However in C of E churches communion (Eucharist) is celebrated once every month or fortnight. Banners decorate the sides of the church. These banners are used as both aids to prayer and to worship. They provide decoration for the church. They communicate the testimony or story, and are chiefly used by evangelists. At the front of the church sits the pulpit, this is the most important piece of furniture in the sanctuary; which for Protestants lies at the front of the church. The pulpit is noted as the place where the minister stands and is central to the whole congregation.

It may be adorned with a piece of cloth and flowers may sit on it or in front of it. In the case of Christ Church it is decorated with both a cloth and flowers. It is also the largest piece of furniture in the church apart from the organ. This shows that God’s message is the most important part of the service and is mainly used for sermons. Second to the pulpit is the lectern, this is a stand where the bible sits and it is from here that most scripture is often read. It faces the pews themselves and is where most of the word of God is said.

It looks like a small reading desk with a slanted top. Another major feature of the church is the large organ at one end. The organ is used chiefly for songs and hymns during a service. To accompany the organ Christ Church have a robe choir which sings at every service. Music is a key part of the service as it is one of the ways to worship God. The altar is at the far end and out of the way this is because Holy Communion isn’t an important part of the Evangelist tradition. On the altar stand two candles a cross and some flowers.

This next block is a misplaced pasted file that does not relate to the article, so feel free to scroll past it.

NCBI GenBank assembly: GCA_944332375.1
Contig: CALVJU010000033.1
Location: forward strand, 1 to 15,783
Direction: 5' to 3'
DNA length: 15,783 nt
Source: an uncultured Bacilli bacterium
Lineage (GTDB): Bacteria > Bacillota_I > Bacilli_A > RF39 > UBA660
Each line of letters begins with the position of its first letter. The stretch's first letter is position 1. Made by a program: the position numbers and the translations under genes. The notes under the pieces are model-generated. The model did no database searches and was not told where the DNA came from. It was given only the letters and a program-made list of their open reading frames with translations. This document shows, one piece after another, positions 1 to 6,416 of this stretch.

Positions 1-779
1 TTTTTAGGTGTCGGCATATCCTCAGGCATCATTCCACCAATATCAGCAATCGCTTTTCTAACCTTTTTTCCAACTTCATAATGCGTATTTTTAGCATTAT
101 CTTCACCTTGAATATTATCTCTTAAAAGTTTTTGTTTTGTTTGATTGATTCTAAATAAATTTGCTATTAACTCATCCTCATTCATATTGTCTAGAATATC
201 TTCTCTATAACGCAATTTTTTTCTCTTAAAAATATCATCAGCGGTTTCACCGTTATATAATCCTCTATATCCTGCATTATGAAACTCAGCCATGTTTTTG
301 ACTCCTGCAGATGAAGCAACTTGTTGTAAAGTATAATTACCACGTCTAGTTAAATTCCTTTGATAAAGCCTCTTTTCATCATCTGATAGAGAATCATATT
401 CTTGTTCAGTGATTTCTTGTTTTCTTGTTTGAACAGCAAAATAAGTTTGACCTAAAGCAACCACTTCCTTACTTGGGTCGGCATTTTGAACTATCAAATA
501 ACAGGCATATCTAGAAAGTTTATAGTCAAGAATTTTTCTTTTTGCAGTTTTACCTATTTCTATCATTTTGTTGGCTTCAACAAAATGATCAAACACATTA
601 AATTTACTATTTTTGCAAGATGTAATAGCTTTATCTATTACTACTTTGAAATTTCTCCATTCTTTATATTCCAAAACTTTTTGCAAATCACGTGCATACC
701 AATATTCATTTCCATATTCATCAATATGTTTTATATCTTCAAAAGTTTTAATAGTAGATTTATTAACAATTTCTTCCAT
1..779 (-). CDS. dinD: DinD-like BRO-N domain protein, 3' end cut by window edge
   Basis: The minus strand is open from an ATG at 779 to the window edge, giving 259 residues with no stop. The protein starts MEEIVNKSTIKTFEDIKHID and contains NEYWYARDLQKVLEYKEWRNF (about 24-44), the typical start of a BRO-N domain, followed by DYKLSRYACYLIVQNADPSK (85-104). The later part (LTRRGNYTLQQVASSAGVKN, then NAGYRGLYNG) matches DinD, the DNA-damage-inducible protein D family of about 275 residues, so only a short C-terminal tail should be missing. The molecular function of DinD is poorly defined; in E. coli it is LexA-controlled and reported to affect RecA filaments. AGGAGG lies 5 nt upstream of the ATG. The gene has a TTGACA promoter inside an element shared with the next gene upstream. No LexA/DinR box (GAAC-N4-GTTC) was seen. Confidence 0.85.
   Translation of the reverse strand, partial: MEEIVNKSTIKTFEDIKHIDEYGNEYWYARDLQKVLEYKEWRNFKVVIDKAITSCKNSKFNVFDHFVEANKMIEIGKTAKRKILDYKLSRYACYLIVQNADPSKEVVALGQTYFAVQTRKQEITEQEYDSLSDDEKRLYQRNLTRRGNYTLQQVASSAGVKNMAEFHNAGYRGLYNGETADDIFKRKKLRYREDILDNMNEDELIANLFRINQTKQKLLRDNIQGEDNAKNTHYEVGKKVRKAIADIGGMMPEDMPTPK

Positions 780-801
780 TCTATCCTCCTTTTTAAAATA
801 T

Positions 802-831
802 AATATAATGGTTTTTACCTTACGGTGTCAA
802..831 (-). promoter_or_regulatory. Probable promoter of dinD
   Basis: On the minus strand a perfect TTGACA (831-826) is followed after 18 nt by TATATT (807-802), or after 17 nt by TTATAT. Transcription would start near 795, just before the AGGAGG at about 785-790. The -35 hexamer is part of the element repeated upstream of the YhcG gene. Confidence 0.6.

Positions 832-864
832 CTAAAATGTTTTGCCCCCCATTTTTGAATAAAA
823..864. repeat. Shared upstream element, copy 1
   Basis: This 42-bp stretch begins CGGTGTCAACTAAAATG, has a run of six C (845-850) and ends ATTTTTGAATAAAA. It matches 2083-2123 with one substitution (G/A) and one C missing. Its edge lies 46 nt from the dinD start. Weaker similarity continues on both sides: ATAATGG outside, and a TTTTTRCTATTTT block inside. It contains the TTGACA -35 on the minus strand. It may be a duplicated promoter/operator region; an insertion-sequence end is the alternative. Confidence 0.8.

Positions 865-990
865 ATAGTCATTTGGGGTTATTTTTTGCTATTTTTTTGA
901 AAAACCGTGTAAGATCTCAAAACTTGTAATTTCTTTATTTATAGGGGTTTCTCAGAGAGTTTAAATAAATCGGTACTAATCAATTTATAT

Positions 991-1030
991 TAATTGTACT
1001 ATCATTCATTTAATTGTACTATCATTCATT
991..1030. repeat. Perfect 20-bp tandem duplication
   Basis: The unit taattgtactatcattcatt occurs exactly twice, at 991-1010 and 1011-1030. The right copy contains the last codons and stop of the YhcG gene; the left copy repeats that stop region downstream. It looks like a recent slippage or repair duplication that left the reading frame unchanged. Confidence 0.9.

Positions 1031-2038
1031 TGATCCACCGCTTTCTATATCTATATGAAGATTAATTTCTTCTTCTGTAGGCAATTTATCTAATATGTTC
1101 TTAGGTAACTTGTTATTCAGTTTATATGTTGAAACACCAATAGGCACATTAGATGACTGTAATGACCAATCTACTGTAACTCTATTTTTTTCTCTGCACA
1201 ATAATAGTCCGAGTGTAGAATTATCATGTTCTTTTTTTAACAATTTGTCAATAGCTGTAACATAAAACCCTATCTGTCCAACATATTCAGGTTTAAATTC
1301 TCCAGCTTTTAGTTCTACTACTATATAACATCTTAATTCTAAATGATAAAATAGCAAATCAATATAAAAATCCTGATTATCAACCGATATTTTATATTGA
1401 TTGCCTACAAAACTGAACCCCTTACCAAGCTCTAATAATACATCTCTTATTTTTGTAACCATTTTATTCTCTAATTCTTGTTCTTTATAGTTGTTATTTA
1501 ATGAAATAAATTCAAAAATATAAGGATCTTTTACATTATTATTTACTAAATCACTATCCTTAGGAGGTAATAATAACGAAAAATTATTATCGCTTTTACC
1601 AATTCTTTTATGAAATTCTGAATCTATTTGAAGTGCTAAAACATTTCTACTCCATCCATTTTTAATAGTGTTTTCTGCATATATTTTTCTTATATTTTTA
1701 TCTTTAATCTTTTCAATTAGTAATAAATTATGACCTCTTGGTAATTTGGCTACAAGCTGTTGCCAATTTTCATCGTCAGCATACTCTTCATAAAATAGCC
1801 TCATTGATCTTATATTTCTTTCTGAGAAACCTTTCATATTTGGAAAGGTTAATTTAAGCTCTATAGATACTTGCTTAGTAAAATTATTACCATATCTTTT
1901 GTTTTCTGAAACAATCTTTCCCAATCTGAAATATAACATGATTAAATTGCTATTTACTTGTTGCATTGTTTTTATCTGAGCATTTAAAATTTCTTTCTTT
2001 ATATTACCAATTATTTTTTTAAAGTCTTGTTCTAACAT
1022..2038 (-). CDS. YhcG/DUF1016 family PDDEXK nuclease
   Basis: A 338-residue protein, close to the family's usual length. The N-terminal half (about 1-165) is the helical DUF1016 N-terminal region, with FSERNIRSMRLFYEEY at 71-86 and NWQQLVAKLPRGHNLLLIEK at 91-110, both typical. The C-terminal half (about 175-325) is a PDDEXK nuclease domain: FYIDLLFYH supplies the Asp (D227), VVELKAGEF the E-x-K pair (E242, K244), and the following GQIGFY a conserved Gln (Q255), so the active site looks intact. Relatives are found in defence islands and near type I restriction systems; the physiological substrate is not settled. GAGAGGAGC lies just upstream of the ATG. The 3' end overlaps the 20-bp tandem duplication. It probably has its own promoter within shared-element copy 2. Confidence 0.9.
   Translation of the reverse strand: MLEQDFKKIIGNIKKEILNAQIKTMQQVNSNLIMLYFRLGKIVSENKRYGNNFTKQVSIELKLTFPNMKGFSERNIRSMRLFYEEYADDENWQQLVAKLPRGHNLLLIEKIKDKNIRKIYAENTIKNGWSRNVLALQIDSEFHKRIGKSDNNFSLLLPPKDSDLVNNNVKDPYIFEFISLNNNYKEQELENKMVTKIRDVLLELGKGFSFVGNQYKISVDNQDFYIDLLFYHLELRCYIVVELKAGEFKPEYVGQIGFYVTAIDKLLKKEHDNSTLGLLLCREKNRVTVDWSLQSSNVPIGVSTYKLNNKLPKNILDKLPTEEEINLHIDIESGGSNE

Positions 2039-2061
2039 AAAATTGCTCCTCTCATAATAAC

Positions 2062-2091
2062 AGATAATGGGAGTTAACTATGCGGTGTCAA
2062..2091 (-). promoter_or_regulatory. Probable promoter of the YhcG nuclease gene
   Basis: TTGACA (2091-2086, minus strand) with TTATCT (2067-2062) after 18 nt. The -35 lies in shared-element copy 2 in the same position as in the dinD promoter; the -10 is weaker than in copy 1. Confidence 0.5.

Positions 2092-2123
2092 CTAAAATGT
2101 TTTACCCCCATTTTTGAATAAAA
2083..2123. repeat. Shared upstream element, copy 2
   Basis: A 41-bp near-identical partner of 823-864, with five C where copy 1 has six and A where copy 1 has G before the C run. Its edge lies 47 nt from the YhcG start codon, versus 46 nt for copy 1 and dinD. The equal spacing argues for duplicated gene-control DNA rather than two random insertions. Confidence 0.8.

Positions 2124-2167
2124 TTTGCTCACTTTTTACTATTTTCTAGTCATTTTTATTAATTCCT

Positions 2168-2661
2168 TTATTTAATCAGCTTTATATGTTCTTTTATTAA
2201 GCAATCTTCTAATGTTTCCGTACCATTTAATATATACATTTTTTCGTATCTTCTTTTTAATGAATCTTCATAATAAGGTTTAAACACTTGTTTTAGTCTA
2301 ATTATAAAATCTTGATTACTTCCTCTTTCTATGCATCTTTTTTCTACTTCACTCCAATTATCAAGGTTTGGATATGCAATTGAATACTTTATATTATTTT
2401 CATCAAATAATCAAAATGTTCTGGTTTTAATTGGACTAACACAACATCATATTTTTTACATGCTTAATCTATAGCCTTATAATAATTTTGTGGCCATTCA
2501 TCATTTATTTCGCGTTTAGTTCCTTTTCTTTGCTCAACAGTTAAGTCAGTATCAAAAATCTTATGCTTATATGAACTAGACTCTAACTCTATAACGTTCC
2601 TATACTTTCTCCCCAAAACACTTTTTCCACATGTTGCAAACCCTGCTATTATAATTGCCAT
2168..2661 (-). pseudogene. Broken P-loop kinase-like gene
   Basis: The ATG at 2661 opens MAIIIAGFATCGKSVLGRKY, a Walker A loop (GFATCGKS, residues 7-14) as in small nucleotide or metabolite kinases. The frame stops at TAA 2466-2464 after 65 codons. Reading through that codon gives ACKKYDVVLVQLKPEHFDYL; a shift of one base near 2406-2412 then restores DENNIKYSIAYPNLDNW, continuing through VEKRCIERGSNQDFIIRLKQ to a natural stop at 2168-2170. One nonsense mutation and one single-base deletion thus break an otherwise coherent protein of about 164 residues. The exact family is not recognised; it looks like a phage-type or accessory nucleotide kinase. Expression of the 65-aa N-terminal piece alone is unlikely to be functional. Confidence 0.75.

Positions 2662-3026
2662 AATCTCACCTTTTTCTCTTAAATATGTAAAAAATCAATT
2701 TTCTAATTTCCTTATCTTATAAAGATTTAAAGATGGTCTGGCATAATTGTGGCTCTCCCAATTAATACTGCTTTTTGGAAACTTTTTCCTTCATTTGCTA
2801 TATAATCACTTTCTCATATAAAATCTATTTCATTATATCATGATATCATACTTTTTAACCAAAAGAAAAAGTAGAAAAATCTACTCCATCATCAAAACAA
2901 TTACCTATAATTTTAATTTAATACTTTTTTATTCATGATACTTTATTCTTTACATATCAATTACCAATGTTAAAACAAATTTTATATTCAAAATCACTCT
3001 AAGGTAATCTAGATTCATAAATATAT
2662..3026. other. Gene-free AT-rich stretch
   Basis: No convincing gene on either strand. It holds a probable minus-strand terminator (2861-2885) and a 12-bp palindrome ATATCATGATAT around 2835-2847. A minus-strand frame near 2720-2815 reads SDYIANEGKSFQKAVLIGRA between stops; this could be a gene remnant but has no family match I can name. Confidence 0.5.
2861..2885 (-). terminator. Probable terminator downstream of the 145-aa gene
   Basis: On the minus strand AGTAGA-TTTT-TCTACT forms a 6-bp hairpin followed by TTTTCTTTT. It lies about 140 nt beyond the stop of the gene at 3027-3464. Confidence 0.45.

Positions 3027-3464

The candles represent Jesus who is the light of the world and the cross shows Jesus’ sacrifice for the world. Evangelists practice something called an altar call in which people are invited to the altar where they may recite the sinners’ prayer and this way they reaffirm their faith and belief in God. The altar at Christ Church was inscribed with the passage ” Do this in remembrance of me” Luke 22: 19. This states that Communion is a representation rather than like in the Catholic Church a sacrament. The font is the place where infants and adults can be baptised.

Baptism is the only sacrament celebrated by the protestant churches and so the font holds special significance. It is filled with holy water and usually only contains a couple of litres. The font to the left is decorated at the top with a cross reminding us about the sacrifice Jesus made for us. At the back of the church is a small meeting area which shows the more informal nature of the church. It is used for tea and coffee at the start or end of services and shows the more relaxed way in which evangelical Christians meet at church. It provides a place for the service to be discussed.